PSVR Aim Review: Ready, Aim, Fire


Do we need another peripheral for the Playstation? The answer, in short, is yes, if the PSVR Aim is anything to go by.

The Aim was developed with the game Farpoint in mind, and its purpose is singular; I mean, it’s shaped somewhat like a gun. There will no doubt be criticism that it’s nothing like a rifle that you’d see in video games, but because children will form a large segment of users, so it’s understandable that it’s toy-like. If the Farpoint experience is well-received, there’ll be more ‘realistic’ third party accessories to look forward to in future.

The Aim is lightweight, the buttons have nice, solid feel to them, and more importantly, it’s comfortable and instinctively familiar; your left and right hands perform the same functions on the Dual Shock controller. I felt I could use it for hours with ease. However, in the context of Farpoint, the temptation to line it up like a rifle was there, but it just didn’t feel right sometimes. But ultimately, it’s a small niggle in the grand scheme of things.

Much of the experience is dependent on the video game in question, and this case, Farpoint and the Aim work well together, and the Aim turns a vanilla first-person shooter into something quite magical. Imagine peering down a virtual red dot sight to shoot, and having to adjust your weapon to line up the shot – you have to try it to believe it.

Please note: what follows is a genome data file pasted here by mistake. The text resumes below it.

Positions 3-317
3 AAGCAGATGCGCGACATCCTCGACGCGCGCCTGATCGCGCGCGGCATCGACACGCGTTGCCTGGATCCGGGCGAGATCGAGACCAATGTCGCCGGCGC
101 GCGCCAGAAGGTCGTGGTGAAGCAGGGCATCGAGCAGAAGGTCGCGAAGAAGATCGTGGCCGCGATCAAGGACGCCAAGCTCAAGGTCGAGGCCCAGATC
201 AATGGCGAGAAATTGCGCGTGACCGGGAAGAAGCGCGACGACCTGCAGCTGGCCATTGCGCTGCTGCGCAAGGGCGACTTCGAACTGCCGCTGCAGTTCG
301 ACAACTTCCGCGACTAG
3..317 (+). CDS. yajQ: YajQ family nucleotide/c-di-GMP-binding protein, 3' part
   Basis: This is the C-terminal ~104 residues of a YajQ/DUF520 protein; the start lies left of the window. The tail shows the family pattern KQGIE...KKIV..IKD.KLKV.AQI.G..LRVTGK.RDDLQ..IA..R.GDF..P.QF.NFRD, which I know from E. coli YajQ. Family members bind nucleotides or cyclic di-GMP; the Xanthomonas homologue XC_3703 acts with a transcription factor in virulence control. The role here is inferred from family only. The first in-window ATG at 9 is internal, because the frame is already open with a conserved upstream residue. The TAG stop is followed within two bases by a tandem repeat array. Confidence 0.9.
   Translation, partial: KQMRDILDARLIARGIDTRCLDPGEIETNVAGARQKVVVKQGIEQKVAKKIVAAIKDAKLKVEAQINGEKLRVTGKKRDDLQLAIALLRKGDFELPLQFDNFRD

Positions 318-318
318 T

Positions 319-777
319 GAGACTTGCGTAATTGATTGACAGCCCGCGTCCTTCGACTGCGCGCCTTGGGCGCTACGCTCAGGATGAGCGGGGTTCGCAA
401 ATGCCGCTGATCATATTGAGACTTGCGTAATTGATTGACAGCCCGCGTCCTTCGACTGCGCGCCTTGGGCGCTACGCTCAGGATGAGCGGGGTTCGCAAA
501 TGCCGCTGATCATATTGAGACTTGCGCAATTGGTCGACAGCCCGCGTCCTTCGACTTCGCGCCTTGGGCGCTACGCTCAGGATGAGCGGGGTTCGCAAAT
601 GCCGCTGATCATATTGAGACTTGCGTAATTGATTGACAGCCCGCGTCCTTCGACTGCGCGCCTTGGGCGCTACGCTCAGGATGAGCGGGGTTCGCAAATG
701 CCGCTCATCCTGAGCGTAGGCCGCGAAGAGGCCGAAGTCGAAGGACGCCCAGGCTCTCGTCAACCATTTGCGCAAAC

As a controller it’s well-made, but what’s more exciting is the future it brings; we know for sure now it works and we’re looking for more games that support this peripheral (Arizona Sunshine, Dick Wilde, ROM: Extraction, The Brookhaven Experiment are upcoming) The onus is on developers to create games that can leverage this cool piece of kit. Perhaps vibration feedback when you fire off shots or when you reload or melee attack?

Rating: 4.5/5

The PSVR Aim just works, and that’s as good a compliment as you can give it. We can only hope game developers will create more VR-based first person shooters in this vein, because it really is, by far, the most natural and the most immersive way to shoot stuff up.

S$89, Farpoint bundle S$129